As suggested by obataku, you can also use the literal_eval method from the ast module like so:

import ast
sample = u'mon€y\\nröcks'
print(ast.literal_eval(F'"{sample}"'))

Or like this when your string really contains a string literal (including the quotes):

import ast
sample = u'"mon€y\\nröcks"'
print(ast.literal_eval(sample))

However, if you are uncertain whether the input string uses double or single quotes as delimiters, or when you cannot assume it to be properly escaped at all, then literal_eval may raise a SyntaxError while the encode/decode method will still work.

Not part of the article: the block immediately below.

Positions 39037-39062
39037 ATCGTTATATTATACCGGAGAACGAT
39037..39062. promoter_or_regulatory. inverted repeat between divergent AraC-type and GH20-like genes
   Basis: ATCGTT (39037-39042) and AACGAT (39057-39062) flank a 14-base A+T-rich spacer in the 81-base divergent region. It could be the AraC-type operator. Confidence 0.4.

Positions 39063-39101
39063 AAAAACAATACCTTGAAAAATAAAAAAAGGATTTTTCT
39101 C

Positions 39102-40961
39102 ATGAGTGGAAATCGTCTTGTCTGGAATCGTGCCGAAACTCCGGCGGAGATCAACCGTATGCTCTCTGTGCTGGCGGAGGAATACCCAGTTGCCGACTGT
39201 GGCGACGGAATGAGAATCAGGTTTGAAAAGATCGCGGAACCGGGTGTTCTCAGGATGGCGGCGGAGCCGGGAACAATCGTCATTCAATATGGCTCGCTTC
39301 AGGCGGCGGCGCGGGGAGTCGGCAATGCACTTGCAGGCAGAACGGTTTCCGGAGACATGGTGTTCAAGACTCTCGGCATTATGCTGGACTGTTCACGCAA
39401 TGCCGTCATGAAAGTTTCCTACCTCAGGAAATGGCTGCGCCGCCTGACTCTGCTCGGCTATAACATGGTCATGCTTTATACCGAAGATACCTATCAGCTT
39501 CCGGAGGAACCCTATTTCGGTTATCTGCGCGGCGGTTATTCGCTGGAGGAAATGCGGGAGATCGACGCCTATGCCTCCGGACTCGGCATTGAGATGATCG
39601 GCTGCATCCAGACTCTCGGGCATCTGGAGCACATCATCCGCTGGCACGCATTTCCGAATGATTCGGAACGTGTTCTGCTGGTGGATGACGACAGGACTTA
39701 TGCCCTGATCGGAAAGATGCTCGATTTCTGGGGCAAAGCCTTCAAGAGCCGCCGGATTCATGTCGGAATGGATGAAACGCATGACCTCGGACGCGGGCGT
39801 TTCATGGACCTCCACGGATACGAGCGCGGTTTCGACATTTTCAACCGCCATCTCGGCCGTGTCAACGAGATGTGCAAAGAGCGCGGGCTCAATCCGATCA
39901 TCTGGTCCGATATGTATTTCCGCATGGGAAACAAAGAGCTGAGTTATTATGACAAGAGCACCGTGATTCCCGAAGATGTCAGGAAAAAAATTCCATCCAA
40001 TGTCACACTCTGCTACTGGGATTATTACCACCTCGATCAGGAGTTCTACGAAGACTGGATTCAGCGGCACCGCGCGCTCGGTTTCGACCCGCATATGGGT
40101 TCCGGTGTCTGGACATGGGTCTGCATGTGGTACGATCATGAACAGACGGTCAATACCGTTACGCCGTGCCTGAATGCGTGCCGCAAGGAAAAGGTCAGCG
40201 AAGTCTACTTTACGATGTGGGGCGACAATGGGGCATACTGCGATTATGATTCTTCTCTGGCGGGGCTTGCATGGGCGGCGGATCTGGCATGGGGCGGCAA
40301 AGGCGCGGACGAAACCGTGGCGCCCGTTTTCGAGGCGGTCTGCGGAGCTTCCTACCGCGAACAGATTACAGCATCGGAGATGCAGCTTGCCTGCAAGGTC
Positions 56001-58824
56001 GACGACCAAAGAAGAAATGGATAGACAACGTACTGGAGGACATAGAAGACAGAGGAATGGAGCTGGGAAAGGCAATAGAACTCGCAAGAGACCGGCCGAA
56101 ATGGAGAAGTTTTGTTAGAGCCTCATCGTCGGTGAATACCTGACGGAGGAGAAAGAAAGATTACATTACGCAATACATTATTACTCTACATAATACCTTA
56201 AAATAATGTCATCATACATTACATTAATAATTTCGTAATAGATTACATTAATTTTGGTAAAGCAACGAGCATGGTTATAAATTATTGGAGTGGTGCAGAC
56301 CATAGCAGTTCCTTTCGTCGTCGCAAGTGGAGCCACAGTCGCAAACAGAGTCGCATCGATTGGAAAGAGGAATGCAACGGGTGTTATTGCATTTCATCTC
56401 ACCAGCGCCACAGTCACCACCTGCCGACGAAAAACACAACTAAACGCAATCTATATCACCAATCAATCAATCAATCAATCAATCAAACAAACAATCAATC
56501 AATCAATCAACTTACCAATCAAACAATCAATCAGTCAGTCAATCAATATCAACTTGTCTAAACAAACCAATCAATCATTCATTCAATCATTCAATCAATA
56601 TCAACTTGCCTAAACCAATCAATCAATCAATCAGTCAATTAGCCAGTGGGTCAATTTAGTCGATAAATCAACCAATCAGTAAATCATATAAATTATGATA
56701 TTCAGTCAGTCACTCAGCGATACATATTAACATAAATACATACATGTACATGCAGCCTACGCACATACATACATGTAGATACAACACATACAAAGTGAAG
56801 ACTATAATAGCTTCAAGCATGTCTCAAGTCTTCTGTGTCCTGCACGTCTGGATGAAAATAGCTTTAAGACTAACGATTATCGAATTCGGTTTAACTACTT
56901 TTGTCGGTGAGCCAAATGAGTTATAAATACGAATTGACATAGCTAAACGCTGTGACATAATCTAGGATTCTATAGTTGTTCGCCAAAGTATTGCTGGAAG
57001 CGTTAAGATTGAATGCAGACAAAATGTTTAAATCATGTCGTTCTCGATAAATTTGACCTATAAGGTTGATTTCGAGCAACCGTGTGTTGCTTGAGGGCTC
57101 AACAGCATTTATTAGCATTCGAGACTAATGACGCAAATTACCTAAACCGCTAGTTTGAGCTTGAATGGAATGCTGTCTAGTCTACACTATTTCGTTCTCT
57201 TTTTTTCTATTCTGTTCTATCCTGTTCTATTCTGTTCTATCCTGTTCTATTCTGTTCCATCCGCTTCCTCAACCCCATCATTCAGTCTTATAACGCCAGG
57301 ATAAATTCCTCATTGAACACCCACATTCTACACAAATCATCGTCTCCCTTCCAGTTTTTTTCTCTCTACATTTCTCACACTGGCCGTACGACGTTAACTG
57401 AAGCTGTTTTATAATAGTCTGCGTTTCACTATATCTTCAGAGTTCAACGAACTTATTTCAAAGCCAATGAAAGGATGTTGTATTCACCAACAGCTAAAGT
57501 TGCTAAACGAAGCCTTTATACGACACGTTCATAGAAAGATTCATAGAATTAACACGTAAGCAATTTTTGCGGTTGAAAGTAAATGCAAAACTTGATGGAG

2
  • I don't believe this handles all escaped UTF-8 strings correctly. e.g. starting with s = '\\xe7\\xa7\\x98', python2 print s.decode('string-escape') prints as I'd hope, but your answer in python3 prints ç§. This answer to another related question in python3 seems to do what I expect: print(s.encode('latin-1').decode('unicode_escape').encode('latin-1').decode('utf-8')).
    – James
    Jun 9, 2021 at 18:40
  • Hey @James, there can be no universal solution to your problem that would also apply the "correct" encoding, because there is no way to know what that is. In your example, you are expecting UTF-8, but if you were expecting CP1252, for example, your code would clearly fail. However - If you apply my code to the string s='\\u79d8', you will get the character you were looking for! The difference is that your input is the escaped version of its utf8-encoding, but the input s='\\u79d8' is the escaped version of the string. Jun 13, 2021 at 1:13